Doing Good Versus Doing Nothing

Fifteen years ago when I started working at AJWS, it seemed like there was an endless number of service programs that the Jewish community could run. Demand seemed to be increasing. The times when people seemed eager to go were increasing: spring break, summer, winter, fall, Passover—if there was a three day weekend, somebody wanted an alternative break. And funders seemed interested for varying reasons. For some, it was about service and for others it was a tactic to ensure Jewish continuity. If the Jewish community wanted young Jews to stay affiliated and young Jews wanted to serve, then we’d create a way for Jews to do service. The analysis is still being done, but what seems to have happened is that just as the Jewish service learning field appeared poised to explode with increasing numbers of people interested in serving, more slots and more funding, the economy crashed, and the individuals who wanted to serve and the organizations that would send them to serve were all caught without the necessary resources to respond. The unfortunate irony is that this crisis in the economy also created a substantial increase in demand for service.

Recently, the organizations that ran immersive Jewish service learning experiences, in larger numbers, specifically AJWS (internationally) and Bend the Arc (domestically), either have stopped or are about to stop doing them. Bend the Arc stopped entirely and AJWS is changing strategies and focusing primarily on taking key opinion leaders on activist trips linked closely to AJWS’ grant making and policy goals. Both examples were born out of deliberate strategic planning processes that explored how each organization could have its greatest and most strategic impact. For neither did running immersive service groups seem the most strategic anymore. From my perspective this creates an educational challenge and an opportunity – one that sacred service leaders should embrace.

The challenge is that there was significant Jewish education happening on these immersive programs. The Jewish community was richer because young Jews were finding ways to draw closer to Jewish life and understand a commitment to serve and pursue justice as part of Jewish identity. Some young people who might have left, stayed because this narrative correlated with their own values, and others who would have stayed no matter what, developed a fuller expression of their Jewish lives. These young adults signed up for these programs because they wanted to serve. The Jewish learning and identity development was for the most part not their primary reason, and for many of them if it had been offered on its own, they would not have applied. There is now a potential void for young Jews who might have experienced vibrant Jewish life in an immersive Jewish service learning experience. I think that issue will grow in importance over the next eight years, being most recognizable when there is no longer anyone on campus who had these experiences.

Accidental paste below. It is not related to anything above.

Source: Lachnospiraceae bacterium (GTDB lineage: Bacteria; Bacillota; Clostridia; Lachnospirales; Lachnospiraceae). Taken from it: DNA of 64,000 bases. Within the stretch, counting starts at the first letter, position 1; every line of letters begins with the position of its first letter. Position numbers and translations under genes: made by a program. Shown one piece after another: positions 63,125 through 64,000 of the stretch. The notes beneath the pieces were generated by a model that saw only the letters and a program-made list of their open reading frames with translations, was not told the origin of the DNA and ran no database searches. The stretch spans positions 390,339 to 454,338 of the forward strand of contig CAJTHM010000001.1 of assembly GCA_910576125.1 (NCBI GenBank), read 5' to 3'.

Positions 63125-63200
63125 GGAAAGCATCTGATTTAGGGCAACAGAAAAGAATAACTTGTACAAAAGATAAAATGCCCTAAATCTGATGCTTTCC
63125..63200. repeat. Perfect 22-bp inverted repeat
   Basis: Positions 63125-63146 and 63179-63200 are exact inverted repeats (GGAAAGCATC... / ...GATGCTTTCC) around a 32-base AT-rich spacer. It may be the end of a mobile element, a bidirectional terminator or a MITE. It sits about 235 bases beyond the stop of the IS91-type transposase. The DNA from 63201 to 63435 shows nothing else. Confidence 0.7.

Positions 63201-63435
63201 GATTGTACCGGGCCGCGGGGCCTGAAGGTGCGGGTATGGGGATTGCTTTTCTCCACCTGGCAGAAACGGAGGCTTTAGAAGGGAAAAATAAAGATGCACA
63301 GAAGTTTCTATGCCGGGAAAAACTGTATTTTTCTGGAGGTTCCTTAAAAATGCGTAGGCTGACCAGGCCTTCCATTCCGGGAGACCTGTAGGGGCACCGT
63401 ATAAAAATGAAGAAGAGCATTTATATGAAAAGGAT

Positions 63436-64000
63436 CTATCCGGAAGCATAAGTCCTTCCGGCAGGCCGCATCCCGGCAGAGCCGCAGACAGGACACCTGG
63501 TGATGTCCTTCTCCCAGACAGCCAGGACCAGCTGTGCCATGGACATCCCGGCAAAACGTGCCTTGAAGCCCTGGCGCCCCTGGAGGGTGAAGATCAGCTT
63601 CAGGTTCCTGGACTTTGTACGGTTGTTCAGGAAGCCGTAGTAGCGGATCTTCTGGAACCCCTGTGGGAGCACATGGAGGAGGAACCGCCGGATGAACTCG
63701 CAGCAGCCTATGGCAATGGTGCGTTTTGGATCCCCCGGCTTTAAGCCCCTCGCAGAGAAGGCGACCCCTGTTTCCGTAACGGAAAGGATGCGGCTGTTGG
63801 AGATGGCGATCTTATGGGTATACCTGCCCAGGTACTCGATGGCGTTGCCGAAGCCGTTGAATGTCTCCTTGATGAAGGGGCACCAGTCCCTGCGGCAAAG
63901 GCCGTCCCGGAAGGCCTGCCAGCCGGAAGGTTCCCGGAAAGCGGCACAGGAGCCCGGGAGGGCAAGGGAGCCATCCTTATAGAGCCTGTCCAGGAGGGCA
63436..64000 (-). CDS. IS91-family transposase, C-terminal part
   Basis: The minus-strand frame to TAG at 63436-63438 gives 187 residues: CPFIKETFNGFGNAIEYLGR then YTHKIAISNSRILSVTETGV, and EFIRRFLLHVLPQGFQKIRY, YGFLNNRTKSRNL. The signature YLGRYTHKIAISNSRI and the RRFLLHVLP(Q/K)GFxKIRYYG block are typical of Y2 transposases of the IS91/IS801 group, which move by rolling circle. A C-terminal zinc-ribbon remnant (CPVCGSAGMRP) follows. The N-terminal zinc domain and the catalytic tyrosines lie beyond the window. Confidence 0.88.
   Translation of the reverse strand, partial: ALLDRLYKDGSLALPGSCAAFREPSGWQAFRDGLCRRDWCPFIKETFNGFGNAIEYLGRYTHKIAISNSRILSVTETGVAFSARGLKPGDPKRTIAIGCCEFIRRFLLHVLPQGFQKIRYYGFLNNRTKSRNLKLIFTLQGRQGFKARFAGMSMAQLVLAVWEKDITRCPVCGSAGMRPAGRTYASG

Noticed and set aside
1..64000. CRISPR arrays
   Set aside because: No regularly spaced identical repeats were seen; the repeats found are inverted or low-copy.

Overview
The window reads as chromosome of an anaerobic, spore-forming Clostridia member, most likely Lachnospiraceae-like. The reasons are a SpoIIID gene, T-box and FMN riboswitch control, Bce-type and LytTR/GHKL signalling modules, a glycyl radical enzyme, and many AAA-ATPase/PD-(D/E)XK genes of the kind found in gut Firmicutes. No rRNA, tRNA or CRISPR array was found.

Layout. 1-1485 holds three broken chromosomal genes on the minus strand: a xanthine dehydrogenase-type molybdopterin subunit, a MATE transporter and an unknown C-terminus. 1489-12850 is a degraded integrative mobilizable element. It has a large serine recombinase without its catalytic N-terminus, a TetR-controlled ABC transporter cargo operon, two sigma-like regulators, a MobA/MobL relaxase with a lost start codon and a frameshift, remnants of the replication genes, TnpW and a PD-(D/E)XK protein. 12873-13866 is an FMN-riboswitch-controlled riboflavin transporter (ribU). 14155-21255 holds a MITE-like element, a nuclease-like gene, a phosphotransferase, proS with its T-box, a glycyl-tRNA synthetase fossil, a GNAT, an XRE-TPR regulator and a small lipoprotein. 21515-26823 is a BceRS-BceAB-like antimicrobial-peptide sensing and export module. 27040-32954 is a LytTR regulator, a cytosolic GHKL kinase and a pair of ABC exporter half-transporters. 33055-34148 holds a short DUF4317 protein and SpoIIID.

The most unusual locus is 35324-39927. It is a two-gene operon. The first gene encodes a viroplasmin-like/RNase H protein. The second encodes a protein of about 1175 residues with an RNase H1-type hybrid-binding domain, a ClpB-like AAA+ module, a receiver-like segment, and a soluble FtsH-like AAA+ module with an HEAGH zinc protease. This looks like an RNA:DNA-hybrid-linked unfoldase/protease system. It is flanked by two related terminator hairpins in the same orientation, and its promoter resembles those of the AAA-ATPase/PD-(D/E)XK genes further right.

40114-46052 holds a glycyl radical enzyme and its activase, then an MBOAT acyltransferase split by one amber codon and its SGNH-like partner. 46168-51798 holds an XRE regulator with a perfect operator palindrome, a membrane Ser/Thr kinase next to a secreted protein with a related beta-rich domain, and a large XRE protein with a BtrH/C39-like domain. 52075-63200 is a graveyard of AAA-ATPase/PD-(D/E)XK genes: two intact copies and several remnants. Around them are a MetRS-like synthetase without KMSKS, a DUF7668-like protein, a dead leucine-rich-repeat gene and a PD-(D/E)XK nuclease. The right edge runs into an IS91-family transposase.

The opportunity is one that I started thinking about four years ago when I spoke on a panel at Limmud Philly. In that group there were a number of adults between the ages of thirty-five and seventy. Several lamented that they desperately wanted to participate in what was becoming a rite of passage in American Jewish life, service, but that nobody wanted to send them anywhere to serve. It seemed ironic—they all lived in Philadelphia, a city with poverty and race and class issues, yet could not find organizations that wanted their help.There was nobody to whom they could be of service? As I listened more deeply I came to understand that what they wanted was an experience. They wanted to be part of a group; they wanted to learn; and they wanted to have an “adventure.”  But they couldn’t pay for it, and they no longer fit into the age group that most attracted philanthropists who worried about whether or not they would remain Jewish.

I think the time is now for sustained local service corps. These would be cohorts of ten–fifteen people who each have a volunteering placement that they commit to for a minimum of one year. They serve independently each week. Once or twice per month, they gather as a cohort to share and process what they are experiencing, hold each other accountable for serving, do some Jewish learning or marking Jewish time together and learn about root causes of poverty and methods of social change. Through this program they will develop stronger bonds with each other, meet an actual need through their service (since big group projects are complicated and often not what is most needed), enrich their Jewish/spiritual lives, engage the Jewish community in regular service/justice work (which we want to be a communal norm), and develop a more sophisticated analysis around social justice. Communities could have multiple cohorts running. Cohorts could be staggered. Communal celebrations could bring together multiple cohorts. The Jewish community could measure its antipoverty work through all of the work being done by these volunteers.

In a “This I Believe” segment, Deirdre Sullivan wrote, “In my humdrum life, the daily battle hasn’t been good versus evil. It’s hardly so epic. Most days, my real battle is doing good versus doing nothing.” What I heard at Limmud Philly was that if nobody was sending these individuals on a program, they were doing nothing. I’m suggesting that it wouldn’t be hugely expensive, and the payoff would be great, to make it easy and conducive for people to do something—and maybe even a little good.

Rabbi Stephanie Ruskay is the Director of Alumni and Community Engagement at AVODAH: The Jewish Service Corps, and this article is part of a regular series contributed by AVODAH.

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